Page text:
opioid-reduction

Rapid Reduction of Opioids is Not the Answer

Doctors face a difficult task preventing, assessing, and treating chronic pain. According to the CDC, an estimated 20% of patients that go to a physician’s office with noncancer pain symptoms or pain-related diagnoses (including acute and chronic pain) receive an opioid prescription.

This year we have seen an overreaction to these kinds of statistics and the opioid crisis in general. Thousands of pain patients have been forced to reduce their opioid dosages. Some patients have been cut off entirely with no advance notice. These steps have caused unintended harm and real problems for patients with chronic pain.

The Food and Drug Administration released a warning and admitted that that rapid opioid reduction could cause “uncontrolled pain, psychological distress, and suicide,” telling doctors to stop doing it.

In the same month, the CDC changed its guidelines to say, “Not all pain patients should have their opioids reduced or eliminated; some will continue to function best on medication, even at high doses.”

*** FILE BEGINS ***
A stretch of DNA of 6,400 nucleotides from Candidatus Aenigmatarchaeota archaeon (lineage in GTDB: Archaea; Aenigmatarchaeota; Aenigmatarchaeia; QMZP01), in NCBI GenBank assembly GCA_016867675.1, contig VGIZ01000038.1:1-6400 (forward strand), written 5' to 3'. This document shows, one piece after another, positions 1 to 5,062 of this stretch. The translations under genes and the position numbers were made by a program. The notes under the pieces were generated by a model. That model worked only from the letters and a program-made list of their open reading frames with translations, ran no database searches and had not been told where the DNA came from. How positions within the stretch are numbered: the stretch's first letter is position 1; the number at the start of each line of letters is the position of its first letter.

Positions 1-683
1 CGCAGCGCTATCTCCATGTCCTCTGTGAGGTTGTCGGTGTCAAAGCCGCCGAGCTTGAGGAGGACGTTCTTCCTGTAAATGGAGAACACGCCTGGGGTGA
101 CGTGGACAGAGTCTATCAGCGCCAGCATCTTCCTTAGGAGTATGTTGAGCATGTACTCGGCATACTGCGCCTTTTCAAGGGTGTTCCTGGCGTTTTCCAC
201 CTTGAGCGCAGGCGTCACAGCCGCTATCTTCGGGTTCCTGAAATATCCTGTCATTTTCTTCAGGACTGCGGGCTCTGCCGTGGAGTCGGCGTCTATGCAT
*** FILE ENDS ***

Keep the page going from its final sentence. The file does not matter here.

Echoing this, the Department of Health and Human Services recommends that physicians avoid rapid tapering and take into account the needs of individual patients.

So now what?

Many patients are scared of tapering because of the withdrawal symptoms but don’t want to stay dependent on their medications. That is where NuHope comes in. Most clinics and physicians don’t have the resources or time to handle acute, chronic pain with a managed non-addictive opioid regimen. In fact, 73% of doctors would like to have more information on when to refer a patient to an addiction specialist.

NuHope’s staff and addiction board-certified physicians have the training and expertise to handle patients’ medication to prevent dependence and manage withdrawals while tapering a patient off of opioids. 

Find out more. Contact a NuHope representative today.

Share this post

Share on facebook
Share on twitter
Share on linkedin
Share on print
Share on email